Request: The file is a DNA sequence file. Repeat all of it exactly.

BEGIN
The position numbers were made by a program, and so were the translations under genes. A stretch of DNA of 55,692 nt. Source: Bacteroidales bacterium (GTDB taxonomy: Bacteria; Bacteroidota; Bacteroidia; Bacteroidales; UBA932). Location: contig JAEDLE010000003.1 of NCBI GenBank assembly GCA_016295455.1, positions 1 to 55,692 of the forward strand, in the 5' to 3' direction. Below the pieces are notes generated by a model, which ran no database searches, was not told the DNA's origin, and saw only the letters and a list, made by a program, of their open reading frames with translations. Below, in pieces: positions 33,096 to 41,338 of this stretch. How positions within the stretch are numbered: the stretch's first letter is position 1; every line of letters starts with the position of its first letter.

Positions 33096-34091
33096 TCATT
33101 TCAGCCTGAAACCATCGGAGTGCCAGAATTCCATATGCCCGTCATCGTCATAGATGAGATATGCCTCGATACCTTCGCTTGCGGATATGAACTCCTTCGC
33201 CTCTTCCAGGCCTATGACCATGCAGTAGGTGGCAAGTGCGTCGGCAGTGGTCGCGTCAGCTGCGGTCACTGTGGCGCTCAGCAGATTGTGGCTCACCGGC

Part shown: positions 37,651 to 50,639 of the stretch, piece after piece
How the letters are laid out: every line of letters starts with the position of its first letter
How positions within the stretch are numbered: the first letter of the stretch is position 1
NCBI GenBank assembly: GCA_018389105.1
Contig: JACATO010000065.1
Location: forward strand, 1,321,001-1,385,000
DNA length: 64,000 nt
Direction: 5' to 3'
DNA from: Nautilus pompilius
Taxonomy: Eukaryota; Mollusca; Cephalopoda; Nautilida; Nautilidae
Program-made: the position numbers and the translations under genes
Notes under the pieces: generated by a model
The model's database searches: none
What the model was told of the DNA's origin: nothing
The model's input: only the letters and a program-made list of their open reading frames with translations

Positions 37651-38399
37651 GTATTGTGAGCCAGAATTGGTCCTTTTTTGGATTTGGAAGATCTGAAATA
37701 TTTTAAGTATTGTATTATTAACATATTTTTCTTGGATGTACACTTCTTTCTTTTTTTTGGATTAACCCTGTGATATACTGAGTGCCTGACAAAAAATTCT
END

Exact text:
The position numbers were made by a program, and so were the translations under genes. A stretch of DNA of 55,692 nt. Source: Bacteroidales bacterium (GTDB taxonomy: Bacteria; Bacteroidota; Bacteroidia; Bacteroidales; UBA932). Location: contig JAEDLE010000003.1 of NCBI GenBank assembly GCA_016295455.1, positions 1 to 55,692 of the forward strand, in the 5' to 3' direction. Below the pieces are notes generated by a model, which ran no database searches, was not told the DNA's origin, and saw only the letters and a list, made by a program, of their open reading frames with translations. Below, in pieces: positions 33,096 to 41,338 of this stretch. How positions within the stretch are numbered: the stretch's first letter is position 1; every line of letters starts with the position of its first letter.

Positions 33096-34091
33096 TCATT
33101 TCAGCCTGAAACCATCGGAGTGCCAGAATTCCATATGCCCGTCATCGTCATAGATGAGATATGCCTCGATACCTTCGCTTGCGGATATGAACTCCTTCGC
33201 CTCTTCCAGGCCTATGACCATGCAGTAGGTGGCAAGTGCGTCGGCAGTGGTCGCGTCAGCTGCGGTCACTGTGGCGCTCAGCAGATTGTGGCTCACCGGC

Part shown: positions 37,651 to 50,639 of the stretch, piece after piece
How the letters are laid out: every line of letters starts with the position of its first letter
How positions within the stretch are numbered: the first letter of the stretch is position 1
NCBI GenBank assembly: GCA_018389105.1
Contig: JACATO010000065.1
Location: forward strand, 1,321,001-1,385,000
DNA length: 64,000 nt
Direction: 5' to 3'
DNA from: Nautilus pompilius
Taxonomy: Eukaryota; Mollusca; Cephalopoda; Nautilida; Nautilidae
Program-made: the position numbers and the translations under genes
Notes under the pieces: generated by a model
The model's database searches: none
What the model was told of the DNA's origin: nothing
The model's input: only the letters and a program-made list of their open reading frames with translations

Positions 37651-38399
37651 GTATTGTGAGCCAGAATTGGTCCTTTTTTGGATTTGGAAGATCTGAAATA
37701 TTTTAAGTATTGTATTATTAACATATTTTTCTTGGATGTACACTTCTTTCTTTTTTTTGGATTAACCCTGTGATATACTGAGTGCCTGACAAAAAATTCT